1945 GMT: Oil Watch. A South Korean official has said that Iran offered to supply oil to Seoul in its own tankers, after European Union sanctions threatened to cut South Korean purchases of Iranian crude.
South Korean officials indicated earlier this week that Seoul would halt shipments from 1 July because of the lack of insurance cover on tankers. That cover is provided by European companies, who will suspend service as EU sanctions take effect.
1745 GMT: Foreign Affairs Watch (Syrian Front). Alaeddin Boroujerdi, the head of Parliament's National Security Committee, has called Turkey’s decisions in the Syrian crisis "hasty" and demanded that Ankara show restraint and patience over the conflict.
Boroujerdi asserted that Turkey should engage in talks with other regional countries to help restore Syria’s stability instead of stoking insecurity.
1735 GMT: Oil Watch. One of the important developments in the last two years has been the withdrawal of foreign companies --- Spanish, French, Italian, Chinese, Japanese, and Russian among them --- from investment in Iranian oil and gas fields.
This, however, is not a useful narrative for the domestic audience. So Minister of Oil Rustam Qassemi has said, "Making good use of the opportunity of sanctions, indigenous manufacturers are now rapidly replacing large foreign producers and this can contribute to the complete independence of the oil industry from foreigners."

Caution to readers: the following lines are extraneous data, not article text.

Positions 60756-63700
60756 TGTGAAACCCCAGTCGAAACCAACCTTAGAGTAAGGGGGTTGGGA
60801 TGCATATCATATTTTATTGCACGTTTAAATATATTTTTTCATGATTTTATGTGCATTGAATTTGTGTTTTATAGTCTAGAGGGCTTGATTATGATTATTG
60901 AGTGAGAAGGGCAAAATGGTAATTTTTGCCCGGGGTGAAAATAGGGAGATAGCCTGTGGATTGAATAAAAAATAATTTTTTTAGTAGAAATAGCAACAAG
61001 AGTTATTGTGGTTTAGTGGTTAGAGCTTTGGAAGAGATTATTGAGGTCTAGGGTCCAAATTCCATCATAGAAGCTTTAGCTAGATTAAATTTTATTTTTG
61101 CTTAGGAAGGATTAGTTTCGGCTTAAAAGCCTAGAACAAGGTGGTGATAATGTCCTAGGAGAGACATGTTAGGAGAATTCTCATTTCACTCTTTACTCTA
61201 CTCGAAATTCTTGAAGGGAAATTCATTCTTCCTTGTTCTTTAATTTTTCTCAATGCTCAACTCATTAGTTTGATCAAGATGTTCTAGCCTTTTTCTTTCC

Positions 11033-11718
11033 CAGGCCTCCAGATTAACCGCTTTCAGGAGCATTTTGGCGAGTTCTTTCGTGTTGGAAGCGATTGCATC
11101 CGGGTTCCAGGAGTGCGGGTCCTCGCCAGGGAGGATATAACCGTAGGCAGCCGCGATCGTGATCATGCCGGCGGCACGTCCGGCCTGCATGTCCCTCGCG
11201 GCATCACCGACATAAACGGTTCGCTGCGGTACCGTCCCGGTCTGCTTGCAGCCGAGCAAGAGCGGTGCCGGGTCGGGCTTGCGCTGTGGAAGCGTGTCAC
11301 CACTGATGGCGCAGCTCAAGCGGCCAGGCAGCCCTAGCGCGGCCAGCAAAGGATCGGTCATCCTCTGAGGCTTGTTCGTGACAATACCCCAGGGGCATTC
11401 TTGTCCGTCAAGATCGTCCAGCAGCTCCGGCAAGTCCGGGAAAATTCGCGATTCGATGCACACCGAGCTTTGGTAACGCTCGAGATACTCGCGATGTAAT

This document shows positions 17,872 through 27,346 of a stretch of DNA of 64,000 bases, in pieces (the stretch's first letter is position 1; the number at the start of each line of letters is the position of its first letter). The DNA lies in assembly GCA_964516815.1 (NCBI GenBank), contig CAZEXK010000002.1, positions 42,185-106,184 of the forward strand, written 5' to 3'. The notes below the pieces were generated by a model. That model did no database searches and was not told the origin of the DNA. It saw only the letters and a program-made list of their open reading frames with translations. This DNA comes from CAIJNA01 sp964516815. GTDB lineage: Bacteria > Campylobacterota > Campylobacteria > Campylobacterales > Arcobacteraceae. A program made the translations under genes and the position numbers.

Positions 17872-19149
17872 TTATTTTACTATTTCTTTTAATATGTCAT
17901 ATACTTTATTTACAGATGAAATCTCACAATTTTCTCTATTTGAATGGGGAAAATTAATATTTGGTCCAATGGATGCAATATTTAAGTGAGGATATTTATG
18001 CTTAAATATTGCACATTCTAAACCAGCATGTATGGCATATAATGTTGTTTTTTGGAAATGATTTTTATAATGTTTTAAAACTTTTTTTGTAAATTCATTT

Qassemi declared that the Iranian oil industry is recruiting national rather than foreign contractors in their race towards “100-percent” independence from foreigners.
"We have already equipped our vessels with missiles with a range of 220 kilometres (136 miles) and we hope to introduce missiles with a range of over 300 kilometres (186 miles) soon," Fadavi said. "We could target from our shores all areas in the Persian Gulf region, the Strait of Hormuz and the Sea of Oman."
1300 GMT: Your Tehran Friday Prayer Update. No przies for guessing the theme of Hojetoleslam Kazem Siddiqi's sermon today --- the cleric declared that US-led sanctions will not disrupt the unity, cohesion, and prosperity of the Islamic Republic.